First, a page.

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MaltaToday 16 February 2022 MIDWEEK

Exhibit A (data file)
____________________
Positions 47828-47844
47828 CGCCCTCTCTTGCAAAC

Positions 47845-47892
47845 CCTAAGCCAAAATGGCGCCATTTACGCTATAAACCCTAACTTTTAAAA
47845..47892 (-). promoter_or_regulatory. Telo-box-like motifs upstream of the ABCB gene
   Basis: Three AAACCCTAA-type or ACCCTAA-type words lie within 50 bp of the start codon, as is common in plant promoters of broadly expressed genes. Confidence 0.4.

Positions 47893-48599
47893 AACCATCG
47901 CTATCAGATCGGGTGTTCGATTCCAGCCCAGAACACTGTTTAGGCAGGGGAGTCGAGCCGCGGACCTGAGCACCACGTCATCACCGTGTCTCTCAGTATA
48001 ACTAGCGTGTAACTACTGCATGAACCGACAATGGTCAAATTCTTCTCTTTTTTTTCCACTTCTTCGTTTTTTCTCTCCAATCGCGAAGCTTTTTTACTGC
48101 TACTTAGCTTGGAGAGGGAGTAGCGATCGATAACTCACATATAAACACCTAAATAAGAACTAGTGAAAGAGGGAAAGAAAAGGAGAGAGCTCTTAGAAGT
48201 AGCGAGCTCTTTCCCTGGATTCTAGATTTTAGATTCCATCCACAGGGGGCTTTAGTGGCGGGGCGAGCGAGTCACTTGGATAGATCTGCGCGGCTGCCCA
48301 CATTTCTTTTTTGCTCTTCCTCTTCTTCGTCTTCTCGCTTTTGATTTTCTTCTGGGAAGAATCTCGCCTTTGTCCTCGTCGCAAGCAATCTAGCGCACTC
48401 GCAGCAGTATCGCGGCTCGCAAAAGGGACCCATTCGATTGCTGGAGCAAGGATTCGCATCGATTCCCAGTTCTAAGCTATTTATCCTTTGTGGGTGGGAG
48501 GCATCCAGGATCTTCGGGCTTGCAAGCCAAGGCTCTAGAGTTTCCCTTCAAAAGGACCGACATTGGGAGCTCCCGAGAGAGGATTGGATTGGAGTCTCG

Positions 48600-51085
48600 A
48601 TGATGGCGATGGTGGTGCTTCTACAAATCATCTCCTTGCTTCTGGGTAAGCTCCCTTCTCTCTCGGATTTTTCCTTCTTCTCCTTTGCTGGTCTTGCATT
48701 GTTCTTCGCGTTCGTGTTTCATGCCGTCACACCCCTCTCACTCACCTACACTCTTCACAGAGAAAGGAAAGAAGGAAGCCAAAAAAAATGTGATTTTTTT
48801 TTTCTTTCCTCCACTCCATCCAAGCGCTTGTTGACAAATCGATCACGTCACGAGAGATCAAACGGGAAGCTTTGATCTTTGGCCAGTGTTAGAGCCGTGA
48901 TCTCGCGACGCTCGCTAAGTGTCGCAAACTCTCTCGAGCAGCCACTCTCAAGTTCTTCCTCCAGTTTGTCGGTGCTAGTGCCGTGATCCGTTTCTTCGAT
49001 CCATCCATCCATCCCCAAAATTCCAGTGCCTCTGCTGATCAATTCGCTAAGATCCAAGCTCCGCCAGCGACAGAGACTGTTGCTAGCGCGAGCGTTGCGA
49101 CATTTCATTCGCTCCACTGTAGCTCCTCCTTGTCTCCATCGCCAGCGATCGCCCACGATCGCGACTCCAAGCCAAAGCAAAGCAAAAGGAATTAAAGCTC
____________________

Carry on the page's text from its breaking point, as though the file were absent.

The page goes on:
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2 NEWS maltatoday | WEDNESDAY • 16 FEBRUARY 2022 2 NEWS KURT SANSONE MALTA'S failure to assist migrants res- cued by NGO ships and its restrictive disembarkation policies, pose "signifi- cant" risks to human rights, the Council of Europe's human rights commissioner said. In her country assessment, following a visit to Malta last October, Dunja Mi- jatovic said the lives of refugees, asylum seekers and migrants in the Mediterra- nean was being put at risk. She commented on Malta's decreased efforts to engage in search and rescue missions over the past few years, which also contributed to the risks migrants faced. "The Commissioner calls on the Mal- tese authorities to ensure adequate rescue capacities in Malta's search and rescue region, enhance the effective coordination of rescue operations, and effectively investigate any allegations of omissions to provide immediate assis- tance to persons in distress at sea," the report said. It warned that any repetition of the human rights and humanitarian crisis created due to the temporary closure of Malta's ports in 2020 should be avoided. The closure of ports at the time was at- tributed to the onset of the COVID-19 pandemic when a similar stand was tak- en by Italy. Mijatovic advised that the authorities should take measures to avoid arbitrary detention of asylum seekers and mi- grants, invest in alternatives to immi- gration detention, improve safeguards against the detention of vulnerable per- sons, and ensure that any detention of children is immediately ended. "Any detained migrants must be treat- ed with dignity," the report said. In its reaction to the findings, gov- ernment refuted the Commissioner's remarks that Malta's policy was restric- tive and jeopardised the rights of asylum seekers. "[Government] considers the remarks that its asylum and immigration policies and practices are 'restrictive' and that it 'continues to jeopardise the rights of refugees, asylum seekers and migrants' as unfounded and not reflective of the facts," the government said. It insisted that Malta remains com- mitted to meeting its international ob- ligations and to safeguard the minimum standards in the humane and safe recep- tion of migrants. "Malta strongly rebuts any allegations on arbitrary delays in responding to distress calls," the government insisted. "All notifications received are investi- gated, assessed, prioritised and actions are taken accordingly." Government said that Malta has often ended up assuming more responsibili- ties on a humanitarian basis than those strictly imposed by the applicable inter- national conventions. It reiterated that according to inter- national law applicable to Malta, dis- embarkation of persons rescued at sea should take place at the nearest place of safety. The government said it was the flag state's responsibility to coordinate dis- embarkation in the case of NGO vessels carrying out autonomous migrant inter- ceptions in international waters. "Malta does not agree with the argument that disembarkations by NGO vessels should always be conducted only in Italy and Malta. No other coastal state has ever made available its ports for disembar- kation even though the obligation falls squarely on all Member States." It also noted that the closure of ports in 2020 was a temporary measure in view of a serious public health emergen- cy, and it was meant to protect all per- sons living in Malta. Malta's migration policy posing 'significant' risk to human life, Council of Europe report says The Council of Europe's human rights commissioner hits out at Malta's 'failure' to assist migrants rescued by NGO ships • Government refutes conclusions 122 new COVID-19 cases were registered on Tuesday, fig- ures published by the Health Ministry show. One death occurred in the last 24-hours, a 70-year-old woman, bringing the total number of death to 593. Active cases stand at 1,565 after 184 recoveries were registered. There are currently 52 coronavirus patients being cared for at Mater Dei Hospital, of which three are in the ITU. Until yesterday, 1,232,438 vaccine doses were adminis- tered, of which 338,537 were booster doses. COVID-19 One death and 122 new cases registered KARL AZZOPARDI TRANSPORT minister Ian Borg has played down comments by deputy prime minister Chris Fearne that Marsaskala's "undeveloped coast" should stay as is, as being a statement of opposition against the marina. Borg is facing widespread opposition from Marsaskala residents, activists, NGOs and the local council, to turn the bay into a yacht ma- rina. But the minister refused to accept that Fearne, a candidate on Marsaskala's third district, was expressing disagreement on the marina. "I invite readers to listen to Fearne's state- ment properly... my position and the prime minister's are identical to his. I agree with what Fearne said. It is what I have said in the past weeks," Borg said. Fearne said Marsaskala's undeveloped coast "which residents enjoy as is, for swimming, recreation or fishing" should remain as it is, while the inner bay's mooring should be "reor- ganised in a better way". "If Fearne is in favour of the marina or not, you should ask him... but Fearne is on re- cord saying what he said," Borg said, denying Fearne's comments represented opposition to the marina. Borg also said the government will commu- nicate with the local council, after the latter doubled down on its opposition to the marina. Borg attacked the PN's own statements on the opposition to the marina, saying the party went full steam ahead on the Birgu yacht mari- na after it abetted the late Dom Mintoff in his campaign against the Sant's administration's plan for a marina in 1998. "They surely cannot be taken seriously on this subject," Borg said. 'I agree with him': Borg downplays Fearne comments on Marsaskala marina Dunja Mijatovic